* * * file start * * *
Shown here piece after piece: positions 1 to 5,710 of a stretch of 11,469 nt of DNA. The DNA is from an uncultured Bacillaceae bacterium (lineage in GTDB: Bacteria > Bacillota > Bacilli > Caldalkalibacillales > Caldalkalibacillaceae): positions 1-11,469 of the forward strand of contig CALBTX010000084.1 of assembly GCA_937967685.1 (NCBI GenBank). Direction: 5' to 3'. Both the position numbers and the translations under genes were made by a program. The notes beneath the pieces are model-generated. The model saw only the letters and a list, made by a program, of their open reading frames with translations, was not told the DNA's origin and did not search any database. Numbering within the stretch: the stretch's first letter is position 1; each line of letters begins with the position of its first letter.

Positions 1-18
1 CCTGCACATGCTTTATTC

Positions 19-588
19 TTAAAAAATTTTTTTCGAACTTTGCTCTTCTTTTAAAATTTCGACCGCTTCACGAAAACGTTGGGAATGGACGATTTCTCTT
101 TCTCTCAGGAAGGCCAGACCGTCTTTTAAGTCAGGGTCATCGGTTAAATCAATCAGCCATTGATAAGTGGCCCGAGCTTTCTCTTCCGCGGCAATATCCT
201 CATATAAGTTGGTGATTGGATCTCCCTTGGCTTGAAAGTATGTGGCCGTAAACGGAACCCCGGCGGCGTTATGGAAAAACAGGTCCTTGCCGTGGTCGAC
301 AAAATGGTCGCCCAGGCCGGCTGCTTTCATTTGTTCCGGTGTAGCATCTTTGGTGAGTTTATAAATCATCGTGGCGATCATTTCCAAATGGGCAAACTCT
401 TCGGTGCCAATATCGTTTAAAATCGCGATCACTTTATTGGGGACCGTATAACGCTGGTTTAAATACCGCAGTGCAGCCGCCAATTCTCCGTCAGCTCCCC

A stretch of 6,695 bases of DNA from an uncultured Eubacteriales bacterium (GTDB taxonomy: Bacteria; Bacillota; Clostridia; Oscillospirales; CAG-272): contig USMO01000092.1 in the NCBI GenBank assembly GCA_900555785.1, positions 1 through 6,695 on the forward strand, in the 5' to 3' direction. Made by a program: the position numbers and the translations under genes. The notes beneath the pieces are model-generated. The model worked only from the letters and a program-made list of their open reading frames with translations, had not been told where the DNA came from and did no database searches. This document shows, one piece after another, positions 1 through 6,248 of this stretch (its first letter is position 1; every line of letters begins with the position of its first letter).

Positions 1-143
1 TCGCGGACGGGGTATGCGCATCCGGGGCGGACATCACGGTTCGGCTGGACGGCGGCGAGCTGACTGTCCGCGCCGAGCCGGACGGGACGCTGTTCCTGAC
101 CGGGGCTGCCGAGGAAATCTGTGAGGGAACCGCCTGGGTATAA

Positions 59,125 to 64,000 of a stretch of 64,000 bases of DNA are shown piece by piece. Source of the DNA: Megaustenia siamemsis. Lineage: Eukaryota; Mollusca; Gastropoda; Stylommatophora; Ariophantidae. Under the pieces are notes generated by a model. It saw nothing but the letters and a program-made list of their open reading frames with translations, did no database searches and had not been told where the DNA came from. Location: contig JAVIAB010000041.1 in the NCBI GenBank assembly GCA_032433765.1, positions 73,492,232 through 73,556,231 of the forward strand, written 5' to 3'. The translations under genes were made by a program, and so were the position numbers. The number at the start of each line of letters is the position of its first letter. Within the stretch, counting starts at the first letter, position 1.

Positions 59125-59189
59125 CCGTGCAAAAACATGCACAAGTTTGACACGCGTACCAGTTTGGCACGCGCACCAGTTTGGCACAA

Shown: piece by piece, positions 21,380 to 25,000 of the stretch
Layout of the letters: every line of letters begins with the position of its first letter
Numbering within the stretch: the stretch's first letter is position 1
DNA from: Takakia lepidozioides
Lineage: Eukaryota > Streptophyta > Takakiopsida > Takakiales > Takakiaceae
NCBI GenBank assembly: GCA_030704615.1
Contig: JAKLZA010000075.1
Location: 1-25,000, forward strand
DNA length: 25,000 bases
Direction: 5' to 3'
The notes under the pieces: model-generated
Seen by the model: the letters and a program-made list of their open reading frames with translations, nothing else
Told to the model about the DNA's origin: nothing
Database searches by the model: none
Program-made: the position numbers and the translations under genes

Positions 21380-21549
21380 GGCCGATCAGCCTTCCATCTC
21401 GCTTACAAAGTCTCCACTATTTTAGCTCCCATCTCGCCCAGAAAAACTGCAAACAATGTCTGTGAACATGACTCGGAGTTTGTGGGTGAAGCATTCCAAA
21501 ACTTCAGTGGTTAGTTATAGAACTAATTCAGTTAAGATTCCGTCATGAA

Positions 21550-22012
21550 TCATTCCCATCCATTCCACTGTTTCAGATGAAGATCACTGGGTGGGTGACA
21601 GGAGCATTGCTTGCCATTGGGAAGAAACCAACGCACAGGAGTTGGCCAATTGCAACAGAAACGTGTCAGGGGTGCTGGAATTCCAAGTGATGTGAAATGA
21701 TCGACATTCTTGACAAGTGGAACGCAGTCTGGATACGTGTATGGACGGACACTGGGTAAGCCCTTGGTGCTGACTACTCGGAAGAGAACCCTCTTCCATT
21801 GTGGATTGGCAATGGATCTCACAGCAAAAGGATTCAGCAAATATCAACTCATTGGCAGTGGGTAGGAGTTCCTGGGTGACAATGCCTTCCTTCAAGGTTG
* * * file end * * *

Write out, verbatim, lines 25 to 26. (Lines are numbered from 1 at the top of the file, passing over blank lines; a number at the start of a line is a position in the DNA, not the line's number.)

DNA length: 25,000 bases
Direction: 5' to 3'